More than 20 children in Indonesia have suffered stomach burns after eating a street snack frozen with liquid nitrogen to participate in a viral TikTok trend.
The snack is locally known as ”chiki ngebul” and named after a popular Indonesian brand of packaged snacks, reported Jakarta Times.
In recent months, the snack, also known as “dragon’s breath”, became part of a TikTok trend in which children recorded themselves eating it with smoke from the liquid nitrogen coming out of their mouths.
The government has urged greater vigilance and warned against the use of liquid nitrogen in ready-to-eat food.
“Liquid nitrogen (could reach temperatures) of minus 190 deg C. So if it comes into contact with the skin it can cause frostbite or cold burns... It could also cause respiratory and digestive problems if inhaled and swallowed (in large amounts),” the Health Ministry’s director for environmental health Anas Ma’ruf was quoted as saying at a press conference last Thursday.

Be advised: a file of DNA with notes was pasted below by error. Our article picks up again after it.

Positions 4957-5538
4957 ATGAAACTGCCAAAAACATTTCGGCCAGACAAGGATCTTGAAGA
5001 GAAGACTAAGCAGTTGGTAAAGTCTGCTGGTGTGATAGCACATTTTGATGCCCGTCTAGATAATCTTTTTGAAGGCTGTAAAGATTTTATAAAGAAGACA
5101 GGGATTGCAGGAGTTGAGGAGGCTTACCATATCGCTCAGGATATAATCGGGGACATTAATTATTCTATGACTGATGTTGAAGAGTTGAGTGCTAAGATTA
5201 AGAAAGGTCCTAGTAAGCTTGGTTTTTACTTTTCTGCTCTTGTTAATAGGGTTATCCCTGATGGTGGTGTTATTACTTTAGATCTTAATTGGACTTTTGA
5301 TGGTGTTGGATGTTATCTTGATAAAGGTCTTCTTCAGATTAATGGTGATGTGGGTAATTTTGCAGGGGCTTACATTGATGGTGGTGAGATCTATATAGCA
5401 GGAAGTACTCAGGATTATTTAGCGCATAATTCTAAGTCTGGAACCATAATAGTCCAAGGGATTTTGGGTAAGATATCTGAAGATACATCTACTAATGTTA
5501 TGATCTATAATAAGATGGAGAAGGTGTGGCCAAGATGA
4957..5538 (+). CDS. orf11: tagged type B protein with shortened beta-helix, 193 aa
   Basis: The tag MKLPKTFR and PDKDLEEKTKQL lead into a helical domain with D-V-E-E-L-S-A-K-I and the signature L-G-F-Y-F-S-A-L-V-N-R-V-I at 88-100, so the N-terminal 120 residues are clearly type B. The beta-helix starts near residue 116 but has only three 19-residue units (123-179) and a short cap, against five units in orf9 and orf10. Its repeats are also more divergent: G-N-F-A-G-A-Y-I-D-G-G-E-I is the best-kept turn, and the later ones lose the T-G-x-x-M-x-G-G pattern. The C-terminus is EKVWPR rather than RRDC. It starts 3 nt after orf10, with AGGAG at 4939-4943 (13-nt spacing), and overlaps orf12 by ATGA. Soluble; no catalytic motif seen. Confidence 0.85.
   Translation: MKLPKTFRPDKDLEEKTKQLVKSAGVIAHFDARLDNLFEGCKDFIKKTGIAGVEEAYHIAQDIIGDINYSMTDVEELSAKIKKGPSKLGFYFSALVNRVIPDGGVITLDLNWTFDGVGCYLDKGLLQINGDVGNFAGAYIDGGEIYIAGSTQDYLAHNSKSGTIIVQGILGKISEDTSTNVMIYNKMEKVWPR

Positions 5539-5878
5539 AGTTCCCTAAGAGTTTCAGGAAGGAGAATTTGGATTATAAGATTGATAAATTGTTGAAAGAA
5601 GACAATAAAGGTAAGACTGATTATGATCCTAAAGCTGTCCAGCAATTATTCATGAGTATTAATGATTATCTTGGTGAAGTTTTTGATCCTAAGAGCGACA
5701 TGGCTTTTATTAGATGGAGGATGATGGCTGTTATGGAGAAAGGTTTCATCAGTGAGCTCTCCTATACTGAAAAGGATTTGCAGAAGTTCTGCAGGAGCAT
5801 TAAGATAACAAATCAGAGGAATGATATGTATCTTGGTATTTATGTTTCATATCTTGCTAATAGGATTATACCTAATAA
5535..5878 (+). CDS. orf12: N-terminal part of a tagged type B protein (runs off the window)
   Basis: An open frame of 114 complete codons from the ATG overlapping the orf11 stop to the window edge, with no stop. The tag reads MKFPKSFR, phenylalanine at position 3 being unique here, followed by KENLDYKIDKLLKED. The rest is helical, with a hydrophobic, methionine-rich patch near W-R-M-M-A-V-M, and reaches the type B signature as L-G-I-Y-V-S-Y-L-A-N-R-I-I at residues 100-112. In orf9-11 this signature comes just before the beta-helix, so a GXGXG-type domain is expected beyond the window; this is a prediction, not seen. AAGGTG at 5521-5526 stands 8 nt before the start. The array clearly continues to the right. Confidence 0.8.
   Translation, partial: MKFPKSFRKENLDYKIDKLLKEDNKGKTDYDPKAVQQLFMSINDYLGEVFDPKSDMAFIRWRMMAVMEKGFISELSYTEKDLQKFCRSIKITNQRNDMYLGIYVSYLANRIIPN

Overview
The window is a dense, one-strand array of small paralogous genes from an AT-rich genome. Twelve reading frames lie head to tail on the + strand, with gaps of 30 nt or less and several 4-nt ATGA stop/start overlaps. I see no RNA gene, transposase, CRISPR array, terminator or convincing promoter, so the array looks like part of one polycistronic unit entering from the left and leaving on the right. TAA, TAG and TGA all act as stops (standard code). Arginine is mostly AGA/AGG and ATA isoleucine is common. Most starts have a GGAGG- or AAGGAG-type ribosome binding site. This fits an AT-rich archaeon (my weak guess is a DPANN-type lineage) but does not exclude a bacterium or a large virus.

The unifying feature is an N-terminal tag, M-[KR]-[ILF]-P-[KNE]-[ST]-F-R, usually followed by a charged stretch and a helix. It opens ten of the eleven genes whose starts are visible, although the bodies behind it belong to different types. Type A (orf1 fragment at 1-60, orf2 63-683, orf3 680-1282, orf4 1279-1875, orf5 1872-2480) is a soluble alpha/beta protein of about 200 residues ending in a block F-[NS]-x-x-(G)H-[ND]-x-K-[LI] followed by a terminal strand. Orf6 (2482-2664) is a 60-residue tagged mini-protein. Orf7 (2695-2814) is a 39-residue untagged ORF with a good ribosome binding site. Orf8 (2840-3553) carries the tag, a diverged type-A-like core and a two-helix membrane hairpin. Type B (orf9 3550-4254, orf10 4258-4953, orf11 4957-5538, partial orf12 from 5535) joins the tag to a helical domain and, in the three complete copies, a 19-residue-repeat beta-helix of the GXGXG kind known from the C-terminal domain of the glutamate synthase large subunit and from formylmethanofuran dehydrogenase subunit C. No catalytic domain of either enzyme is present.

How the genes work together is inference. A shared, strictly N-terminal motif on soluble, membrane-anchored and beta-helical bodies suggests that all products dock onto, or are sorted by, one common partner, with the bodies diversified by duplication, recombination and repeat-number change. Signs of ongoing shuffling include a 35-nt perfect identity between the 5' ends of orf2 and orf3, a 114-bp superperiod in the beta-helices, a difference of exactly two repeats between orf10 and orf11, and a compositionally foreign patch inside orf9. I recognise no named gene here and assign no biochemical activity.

Authorities said the first case was reported in East Java’s Ponorogo regency in July 2022 when a child developed freeze burns after consuming the snack.
According to the Indonesian ministry of health’s director general Maxi Rein Rondonuwu, skin burns and severe breathing difficulties are other potential risks, reported The Guardian.
Authorities have issued advisories to “mobile hawker food outlets” against selling such snacks and have also asked schools to educate children about the dangers.
While no deaths have been reported according to the health ministry around 25 children have been affected, with two hospitalised.
Dr Dicky Budiman, an Indonesian doctor and researcher of global health security at Griffith University, said to the outlet that while the snack has been around for several years, and liquid nitrogen is commonly used in food, they are now more easily available.
“Maybe now it’s decreasing [in price] and not only easier to access but also the number of new businesses using this liquid nitrogen is also increasing”, he said, adding that many food handlers don’t know how to use liquid nitrogen properly.